Range contraction and loss of genetic variation of the Pyrenean endemic newt Calotriton asper due to climate change
MetadataShow full item record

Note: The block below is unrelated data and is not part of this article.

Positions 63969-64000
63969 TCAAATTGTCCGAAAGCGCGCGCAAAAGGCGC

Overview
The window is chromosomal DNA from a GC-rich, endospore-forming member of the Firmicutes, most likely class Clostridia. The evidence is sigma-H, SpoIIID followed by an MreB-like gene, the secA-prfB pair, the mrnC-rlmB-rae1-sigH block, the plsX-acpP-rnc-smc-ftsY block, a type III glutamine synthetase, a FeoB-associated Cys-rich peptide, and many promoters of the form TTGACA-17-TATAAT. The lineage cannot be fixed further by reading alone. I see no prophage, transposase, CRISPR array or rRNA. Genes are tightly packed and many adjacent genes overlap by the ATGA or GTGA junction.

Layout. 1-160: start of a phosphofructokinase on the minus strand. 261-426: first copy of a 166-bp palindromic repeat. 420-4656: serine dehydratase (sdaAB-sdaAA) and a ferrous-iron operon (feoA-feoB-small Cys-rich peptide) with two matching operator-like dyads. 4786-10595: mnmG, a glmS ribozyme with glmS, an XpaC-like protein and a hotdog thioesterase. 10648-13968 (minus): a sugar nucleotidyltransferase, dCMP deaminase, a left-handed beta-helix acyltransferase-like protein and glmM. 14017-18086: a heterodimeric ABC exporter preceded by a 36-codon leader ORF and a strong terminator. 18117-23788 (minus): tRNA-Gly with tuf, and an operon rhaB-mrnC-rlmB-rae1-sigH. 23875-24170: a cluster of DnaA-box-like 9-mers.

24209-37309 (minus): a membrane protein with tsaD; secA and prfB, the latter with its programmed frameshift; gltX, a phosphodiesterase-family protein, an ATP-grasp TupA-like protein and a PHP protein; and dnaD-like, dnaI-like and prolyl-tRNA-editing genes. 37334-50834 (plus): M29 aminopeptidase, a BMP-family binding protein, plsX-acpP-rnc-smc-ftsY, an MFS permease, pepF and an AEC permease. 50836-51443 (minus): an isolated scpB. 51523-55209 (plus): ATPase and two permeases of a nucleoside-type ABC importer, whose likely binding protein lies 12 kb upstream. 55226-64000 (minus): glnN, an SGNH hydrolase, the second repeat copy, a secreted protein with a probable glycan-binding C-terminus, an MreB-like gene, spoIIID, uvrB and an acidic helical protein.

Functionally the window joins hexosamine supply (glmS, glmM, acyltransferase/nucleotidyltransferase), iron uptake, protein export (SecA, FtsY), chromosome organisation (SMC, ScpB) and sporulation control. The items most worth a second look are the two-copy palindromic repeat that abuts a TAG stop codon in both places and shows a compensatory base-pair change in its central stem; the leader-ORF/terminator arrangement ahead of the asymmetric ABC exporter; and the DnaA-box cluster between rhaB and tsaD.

Many studies have identified climate warming to be among the most important threats to biodiversity. Climate change is expected to have stronger effects on species with low genetic diversity, ectothermic physiology, small ranges, low effective populations sizes, specific habitat requirements and limited dispersal capabilities. Despite an ever-increasing number of studies reporting climate change-induced range shifts, few of these have incorporated species' specific dispersal constraints into their models. Moreover, the impacts of climate change on genetic variation within populations and species have rarely been assessed, while this is a promising direction for future research. Here we explore the effects of climate change on the potential distribution and genetic variation of the endemic Pyrenean newt Calotriton asper over the period 2020-2080. We use species distribution modelling in combination with high-resolution gridded climate data while subsequently applying four different dispersal scenarios. We furthermore use published data on genetic variation of both mtDNA and AFLP loci to test whether populations with high genetic diversity (nucleotide diversity and expected heterozygosity) or evolutionary history (unique haplotypes and K clusters) have an increased extinction risk from climate change. The present study indicates that climate change drastically reduces the potential distribution range of C. asper and reveals dispersal possibilities to be minimal under the most realistic dispersal scenarios. Despite the major loss in suitable climate, the models highlight relatively large stable areas throughout the species core distribution area indicating persistence of populations over time. The results, however, show a major loss of genetic diversity and evolutionary history. This highlights the importance of accounting for intraspecific genetic variation in climate change impact studies. Likewise, the integration of species' specific dispersal constraints into projections of species distribution models is an important step to fully explore the effects of climate change on species potential distributions.